love can win

Many with privilege can recognize, in the abstract at least, that poverty and the suffering it creates are a scourge and that we should work to end them. But without ever having lived in poverty, they may not appreciate its wiles, how it penetrates every aspect of a life. Many more do live in poverty, but because the nature of poverty is to disempower and distract, the burdens of their daily lives limit their capacity to act. Few have both an intimate understanding of the day-to-day reality of poverty—the suffering it causes—and the privilege to address it. The profound responsibility of those in this last category abides.

— Abdul Al-Sayed, Healing Politics

After I gave birth to my younger son in early 2014,
I suffered profound postpartum depression.

I remember:
With grim determination, tears streaming down my face,
telling my husband that I only kept going because
my children needed my income to survive …
and I remembered, oh how I remembered,
how the kids across the street suffered
when they lost their dad to suicide.

“Your kids need more than your income from you, Deb,”
my husband told me.

At that point,
no part of me believed it.

I’d grown up the poor oldest daughter
of four poor children of a
poor single mom; Continue reading “love can win”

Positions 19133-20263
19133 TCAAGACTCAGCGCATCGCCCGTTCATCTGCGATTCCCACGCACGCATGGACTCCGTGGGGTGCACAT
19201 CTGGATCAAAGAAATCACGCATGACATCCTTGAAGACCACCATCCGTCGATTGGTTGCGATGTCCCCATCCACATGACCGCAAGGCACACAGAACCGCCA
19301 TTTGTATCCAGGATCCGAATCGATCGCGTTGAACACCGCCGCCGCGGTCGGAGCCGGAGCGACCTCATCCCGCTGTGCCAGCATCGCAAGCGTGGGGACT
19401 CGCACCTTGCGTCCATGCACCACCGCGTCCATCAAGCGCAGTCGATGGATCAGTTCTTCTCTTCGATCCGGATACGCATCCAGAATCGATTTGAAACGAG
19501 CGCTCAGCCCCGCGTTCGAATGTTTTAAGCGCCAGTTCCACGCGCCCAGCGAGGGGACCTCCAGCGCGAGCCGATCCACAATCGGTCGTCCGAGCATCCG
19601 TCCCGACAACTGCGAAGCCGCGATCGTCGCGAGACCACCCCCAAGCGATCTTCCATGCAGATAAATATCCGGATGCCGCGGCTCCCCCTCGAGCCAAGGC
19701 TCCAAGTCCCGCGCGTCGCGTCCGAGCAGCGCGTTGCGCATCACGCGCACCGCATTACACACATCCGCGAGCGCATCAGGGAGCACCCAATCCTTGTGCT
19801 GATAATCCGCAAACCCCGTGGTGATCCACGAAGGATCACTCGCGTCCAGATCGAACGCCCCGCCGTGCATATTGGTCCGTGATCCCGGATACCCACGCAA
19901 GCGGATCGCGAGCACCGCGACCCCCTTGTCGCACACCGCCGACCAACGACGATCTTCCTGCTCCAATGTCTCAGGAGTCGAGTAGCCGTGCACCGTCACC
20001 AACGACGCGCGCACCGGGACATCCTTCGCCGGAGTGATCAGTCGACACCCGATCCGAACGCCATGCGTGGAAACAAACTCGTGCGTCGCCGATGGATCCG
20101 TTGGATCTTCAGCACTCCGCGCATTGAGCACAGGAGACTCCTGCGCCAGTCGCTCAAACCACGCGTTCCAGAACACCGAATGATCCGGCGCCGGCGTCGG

to karen (1)

A few weeks ago, I wrote about concerns with Karens,

as well as concerns with my own use of the word “Karens” (noun) instead of karen-ing (verb).

I’ve been thinking about karen-ing a lot the last week or two:

What does it mean to karen?

Who is most likely, based on societal structures today,

to feel empowered to karen in public?

Do I karen? If so,

How do I adjust my life in ways that help me

karen less?

While the process of discovery as I’ve experienced it isn’t as linear as the nature of English and blogging may make it sound, the process really did begin with one question above all:

“What does it mean to karen?” What’s the definition as I’d write it?

To come to that definition, I had to first answer a different question:

Apart from the fact they’d been perpetrated by white women, what did all the acts of karening I’d witnessed on social media have in common?

In each case, a white woman felt subjectively threatened by the skin color and/or non-aggressive acts of a Black person, and then acted out that sense of threat in ways that increased possibility of harm to the Black person.

Thanks to author Nassim Nicholas Taleb, I had words for what was happening in these moments of karening: Continue reading “to karen (1)”

laughing, right here

Rache & I, these days

Many years ago,
before either of us become moms,

I dreamed my sister Rache and I
were leaders in a
human uprising
against brutal
space aliens

(both of us are
horror lovers, so:
this was not as out of left field
as it might sound).

Eventually,
in this dream,
there came a time
where Rache got really
sad and tired about the
kind of life that could be lived
in such a prolonged fight.

An ASNAC nerd scholar,
her my-dream self told me, “Deb,
if I can’t study Beowulf,
why am I even here?
I need you to
let me go.” Continue reading “laughing, right here”

(un)becoming white

Yesterday, I heard my ten-year-old son, Li’l D, attempting “negotiations” with my six-year old son, Littler J.